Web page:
A New Violent Image: Laura Poitras at The Whitney

A New Violent Image: Laura Poitras at The Whitney
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To say that cameras are powerful tools is an aging understatement. Since their invention, cameras have been used to document significant events and moments, providing evidence and illumination intended for critical impact on large audiences. The original violence of the camera was exposure, and then the subsequent incitement of action, such as a riot, or an aggressive political movement. Today, the lens cuts right to the chase and can kill you on site. This intensity of the new power of images and imaging systems is at the core of Astro Noise, the new Laura Poitras exhibit at the Whitney Museum.

More famously known as the filmmaker attached to the Snowden revelations (as seen in Citizenfour, the closing chapter of her post-9/11 trilogy), Poitras has been a forceful character in documentary filmmaking, even before she found herself on a federal watch list. Her films already pushed the boundaries of documentary filmmaking, using various found (intercepted or hacked) footage and images that seemed to want to burst out of the screen; being contained in a narrative film wasn't enough. At the Whitney, they are freed into physical space, and enter a dialogue with dozens of other images, ultimately turning the top floor of the Whitney into a rogue, politically-charged media lab.

The most "documentarian" room in the show is a series of slots cut into the wall (such as would be found in a prison cell door) that reveal an interior space inside the walls. These contain various documents and videos of post-9/11 and post-Snowden memorabilia: top secret documents from the CIA, cell phone footage of drone-strike aftermaths, screens with undecipherable video noise, etc. Curiously, there is one slot just high enough that even the tallest museum-goer wouldn't be able to peer inside. With some jumping you can deduce it's a video, but it's unclear what exactly the video is showing. Perhaps a nod to the show's premise: that even setting out to discover doesn't always yield results.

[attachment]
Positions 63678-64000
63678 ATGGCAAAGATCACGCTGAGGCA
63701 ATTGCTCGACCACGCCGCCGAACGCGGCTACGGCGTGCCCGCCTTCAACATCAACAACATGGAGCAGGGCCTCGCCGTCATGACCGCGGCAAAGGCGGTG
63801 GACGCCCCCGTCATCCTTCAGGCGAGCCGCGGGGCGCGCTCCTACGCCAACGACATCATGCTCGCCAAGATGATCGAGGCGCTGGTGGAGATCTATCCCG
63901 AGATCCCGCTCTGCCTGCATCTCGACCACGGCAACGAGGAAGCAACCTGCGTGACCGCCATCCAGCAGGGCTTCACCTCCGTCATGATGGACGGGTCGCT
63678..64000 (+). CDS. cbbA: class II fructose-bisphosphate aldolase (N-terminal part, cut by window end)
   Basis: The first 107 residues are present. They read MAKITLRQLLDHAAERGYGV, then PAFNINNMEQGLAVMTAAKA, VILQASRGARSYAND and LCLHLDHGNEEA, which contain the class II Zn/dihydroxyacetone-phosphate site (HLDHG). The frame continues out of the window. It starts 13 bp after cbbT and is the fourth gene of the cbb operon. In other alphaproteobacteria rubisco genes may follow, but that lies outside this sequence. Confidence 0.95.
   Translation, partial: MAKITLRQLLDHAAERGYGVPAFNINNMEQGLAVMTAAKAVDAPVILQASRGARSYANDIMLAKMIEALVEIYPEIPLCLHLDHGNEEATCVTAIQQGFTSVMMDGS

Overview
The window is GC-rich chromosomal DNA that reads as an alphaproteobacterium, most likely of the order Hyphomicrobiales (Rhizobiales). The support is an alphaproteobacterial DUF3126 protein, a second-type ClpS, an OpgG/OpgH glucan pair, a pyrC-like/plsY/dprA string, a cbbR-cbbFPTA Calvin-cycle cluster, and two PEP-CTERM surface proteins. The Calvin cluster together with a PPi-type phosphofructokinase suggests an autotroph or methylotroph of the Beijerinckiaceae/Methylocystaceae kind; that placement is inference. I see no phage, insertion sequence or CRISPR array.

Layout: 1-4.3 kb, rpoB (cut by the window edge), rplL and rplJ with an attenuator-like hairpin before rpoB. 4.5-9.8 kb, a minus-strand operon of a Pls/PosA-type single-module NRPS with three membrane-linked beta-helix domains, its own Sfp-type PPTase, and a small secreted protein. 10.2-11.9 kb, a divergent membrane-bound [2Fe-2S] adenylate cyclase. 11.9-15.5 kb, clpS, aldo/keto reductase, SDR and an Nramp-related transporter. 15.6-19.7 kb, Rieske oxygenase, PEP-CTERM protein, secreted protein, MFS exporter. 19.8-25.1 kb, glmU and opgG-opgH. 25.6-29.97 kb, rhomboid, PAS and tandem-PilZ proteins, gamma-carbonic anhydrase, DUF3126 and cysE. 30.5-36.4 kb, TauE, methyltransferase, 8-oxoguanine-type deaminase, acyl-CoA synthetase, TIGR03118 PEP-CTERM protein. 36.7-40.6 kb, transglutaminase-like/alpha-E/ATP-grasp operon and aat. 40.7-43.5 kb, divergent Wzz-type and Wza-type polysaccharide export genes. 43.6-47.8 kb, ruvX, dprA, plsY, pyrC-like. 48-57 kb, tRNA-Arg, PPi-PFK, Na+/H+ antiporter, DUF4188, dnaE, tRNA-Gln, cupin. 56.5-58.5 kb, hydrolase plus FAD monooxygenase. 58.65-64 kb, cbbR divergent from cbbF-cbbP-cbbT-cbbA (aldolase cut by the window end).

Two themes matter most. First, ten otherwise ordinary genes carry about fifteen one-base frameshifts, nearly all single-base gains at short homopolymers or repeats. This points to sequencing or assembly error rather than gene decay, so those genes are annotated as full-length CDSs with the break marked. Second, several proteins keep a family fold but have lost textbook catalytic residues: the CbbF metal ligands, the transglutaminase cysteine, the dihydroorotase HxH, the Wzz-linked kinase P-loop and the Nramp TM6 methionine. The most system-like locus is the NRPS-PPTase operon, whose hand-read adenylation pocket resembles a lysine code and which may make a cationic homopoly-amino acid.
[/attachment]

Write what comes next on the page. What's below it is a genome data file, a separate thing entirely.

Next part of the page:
The most mesmerizing of the six rooms is dark, and empty except for a large, carpeted rectangle designed to be laid upon for staring upwards. Above you is a slow moving montage of footage from drone watching and stargazing in Yemen, Pakistan and Somalia-- countries where the U.S. uses drones for targeted killings. It's titled Bed Down Location, which is the haunting military term for where a target sleeps. As if we hadn't felt implicated enough after stumbling back into the light of the next room, a monitor on the wall shows that an infrared camera above us was live-streaming our bodies as we gazed up.

The show has a similar effect that watching Citizenfour for the first time has: the guttural sensation of witnessing something dire unfold before your eyes, tense with uncertainty about what it will all mean. With an entire floor of a museum at her disposal, Poitras nails this feeling again - but this time she puts your entire body through it, letting the images puncture you harder than ever.

Astro Noise is on view at the Whitney Museum from Feb. 5th - May 1st.

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